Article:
# How does the _mm_cmpgt_epi64 intrinsic work

0

I'm using the `_mm_cmpgt_epi64` intrinsic to implement a 128-bit addition, and later a 256-bit one. Looking at the result of this intrinsic something puzzles me.

I don't understand why the computed mask is the way it is.

``````const __m128i mask = _mm_cmpgt_epi64(bflip, sumflip);
``````

And here's the output in my debugger:

``````(lldb) p/x bflip
(__m128i) \$1 = (0x00000001, 0x80000000, 0x00000000, 0x80000000)
(lldb) p/x sumflip
(__m128i) \$2 = (0x00000000, 0x80000000, 0xffffffff, 0x7fffffff)
(__m128i) \$3 = (0xffffffff, 0xffffffff, 0x00000000, 0x00000000)
``````

For the first 64-bit lane (`63:0`) I'm ok. But why the second lane (`127:64`) is not full of ones too?

It seems to me that `0x8000000000000000` > `0x7fffffffffffffff`.

x86-64
sse
simd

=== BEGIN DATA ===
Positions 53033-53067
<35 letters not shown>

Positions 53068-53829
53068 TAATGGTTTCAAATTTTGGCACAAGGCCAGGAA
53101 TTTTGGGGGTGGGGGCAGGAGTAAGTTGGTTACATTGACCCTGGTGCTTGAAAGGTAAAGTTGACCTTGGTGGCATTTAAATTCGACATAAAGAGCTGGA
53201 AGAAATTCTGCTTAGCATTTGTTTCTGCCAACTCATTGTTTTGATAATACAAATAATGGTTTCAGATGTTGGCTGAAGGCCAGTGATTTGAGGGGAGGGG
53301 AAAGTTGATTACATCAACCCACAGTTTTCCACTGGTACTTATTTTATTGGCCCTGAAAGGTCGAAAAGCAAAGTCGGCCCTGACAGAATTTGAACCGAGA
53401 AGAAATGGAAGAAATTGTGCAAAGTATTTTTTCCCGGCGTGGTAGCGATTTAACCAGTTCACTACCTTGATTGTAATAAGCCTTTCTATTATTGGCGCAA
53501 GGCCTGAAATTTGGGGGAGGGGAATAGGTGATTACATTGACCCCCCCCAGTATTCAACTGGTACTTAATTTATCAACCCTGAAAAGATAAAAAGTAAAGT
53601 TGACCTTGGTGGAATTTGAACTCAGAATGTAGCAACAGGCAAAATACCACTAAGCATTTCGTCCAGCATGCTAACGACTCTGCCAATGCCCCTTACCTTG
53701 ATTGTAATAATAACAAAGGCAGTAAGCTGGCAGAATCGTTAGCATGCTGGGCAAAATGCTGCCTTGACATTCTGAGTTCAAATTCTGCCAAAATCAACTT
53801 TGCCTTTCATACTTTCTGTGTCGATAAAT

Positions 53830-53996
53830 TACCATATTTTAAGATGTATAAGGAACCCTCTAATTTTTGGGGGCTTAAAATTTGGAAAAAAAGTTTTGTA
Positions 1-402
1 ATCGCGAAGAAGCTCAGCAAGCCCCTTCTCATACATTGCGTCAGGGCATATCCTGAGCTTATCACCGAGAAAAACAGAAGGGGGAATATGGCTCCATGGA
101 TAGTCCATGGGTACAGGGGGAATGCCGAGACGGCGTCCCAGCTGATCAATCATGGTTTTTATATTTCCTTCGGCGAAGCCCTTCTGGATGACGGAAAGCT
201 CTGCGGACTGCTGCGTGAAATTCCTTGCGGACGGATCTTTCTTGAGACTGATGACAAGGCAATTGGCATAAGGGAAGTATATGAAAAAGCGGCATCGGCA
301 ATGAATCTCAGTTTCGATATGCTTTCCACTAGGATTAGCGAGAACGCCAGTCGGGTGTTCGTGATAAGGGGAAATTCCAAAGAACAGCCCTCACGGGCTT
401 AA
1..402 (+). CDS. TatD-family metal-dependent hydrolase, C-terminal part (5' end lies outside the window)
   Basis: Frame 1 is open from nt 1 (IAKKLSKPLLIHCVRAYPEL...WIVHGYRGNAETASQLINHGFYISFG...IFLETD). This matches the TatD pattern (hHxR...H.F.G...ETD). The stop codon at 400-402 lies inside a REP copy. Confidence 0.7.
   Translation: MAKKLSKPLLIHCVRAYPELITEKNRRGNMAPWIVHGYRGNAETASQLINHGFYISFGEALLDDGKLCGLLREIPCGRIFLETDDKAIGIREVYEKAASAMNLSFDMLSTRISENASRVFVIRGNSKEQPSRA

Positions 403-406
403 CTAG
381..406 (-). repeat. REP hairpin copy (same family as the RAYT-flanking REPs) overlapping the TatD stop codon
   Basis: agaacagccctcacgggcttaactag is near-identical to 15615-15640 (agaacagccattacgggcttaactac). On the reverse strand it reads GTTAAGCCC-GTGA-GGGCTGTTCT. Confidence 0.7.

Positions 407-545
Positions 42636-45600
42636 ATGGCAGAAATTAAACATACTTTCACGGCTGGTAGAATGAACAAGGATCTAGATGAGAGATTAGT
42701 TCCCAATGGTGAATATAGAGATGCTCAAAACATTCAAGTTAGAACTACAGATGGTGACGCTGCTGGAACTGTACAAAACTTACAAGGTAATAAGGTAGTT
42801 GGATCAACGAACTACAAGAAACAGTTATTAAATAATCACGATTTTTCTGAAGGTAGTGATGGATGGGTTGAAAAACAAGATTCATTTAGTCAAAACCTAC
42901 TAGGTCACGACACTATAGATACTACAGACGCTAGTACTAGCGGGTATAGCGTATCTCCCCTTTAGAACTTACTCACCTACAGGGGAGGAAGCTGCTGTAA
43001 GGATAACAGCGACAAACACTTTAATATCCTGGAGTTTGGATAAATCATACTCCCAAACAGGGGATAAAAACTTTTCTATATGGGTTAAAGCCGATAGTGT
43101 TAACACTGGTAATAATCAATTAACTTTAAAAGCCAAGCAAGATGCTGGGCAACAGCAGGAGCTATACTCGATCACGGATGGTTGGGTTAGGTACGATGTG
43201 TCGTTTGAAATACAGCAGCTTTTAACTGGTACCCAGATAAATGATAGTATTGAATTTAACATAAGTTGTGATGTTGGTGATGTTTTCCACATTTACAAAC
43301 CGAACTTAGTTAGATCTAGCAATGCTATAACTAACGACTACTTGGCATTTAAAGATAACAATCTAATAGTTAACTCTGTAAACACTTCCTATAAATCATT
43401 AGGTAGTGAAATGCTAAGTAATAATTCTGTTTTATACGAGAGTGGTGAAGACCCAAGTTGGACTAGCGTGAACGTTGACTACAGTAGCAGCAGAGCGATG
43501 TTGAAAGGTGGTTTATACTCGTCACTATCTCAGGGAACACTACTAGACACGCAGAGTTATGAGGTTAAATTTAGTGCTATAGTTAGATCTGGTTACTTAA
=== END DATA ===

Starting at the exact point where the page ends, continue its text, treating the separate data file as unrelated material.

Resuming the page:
intrinsics
sse4
asked on Stack Overflow Oct 14, 2018 by Stringer • edited Oct 14, 2018 by Peter Cordes

1

It appears you're printing it in 32-bit chunks, not 64-bit, so that's weird.

But anyway, it's a signed two's complement integer compare, as documented in the manual: http://felixcloutier.com/x86/PCMPGTQ.html

`0x8000000000000000` is the most negative 64-bit integer, while `0x7fffffffffffffff` is the largest positive.

If you want an unsigned compare, you need to range-shift both inputs by flipping their sign bit. Logically this is subtracting 2^63 to go from 0..2^64-1 to -2^63 .. 2^63-1. But we can do it with a more efficient XOR, because XOR is add-without-carry, and the carry/borrow-out goes off the end of the register.

``````const __m128i rangeshift = _mm_set1_epi64x(0x8000000000000000);
const __m128i mask = _mm_cmpgt_epi64(_mm_xor_si128(bflip, rangeshift), _mm_xor_si128(sumflip, rangeshift));
``````
answered on Stack Overflow Oct 14, 2018 by Peter Cordes

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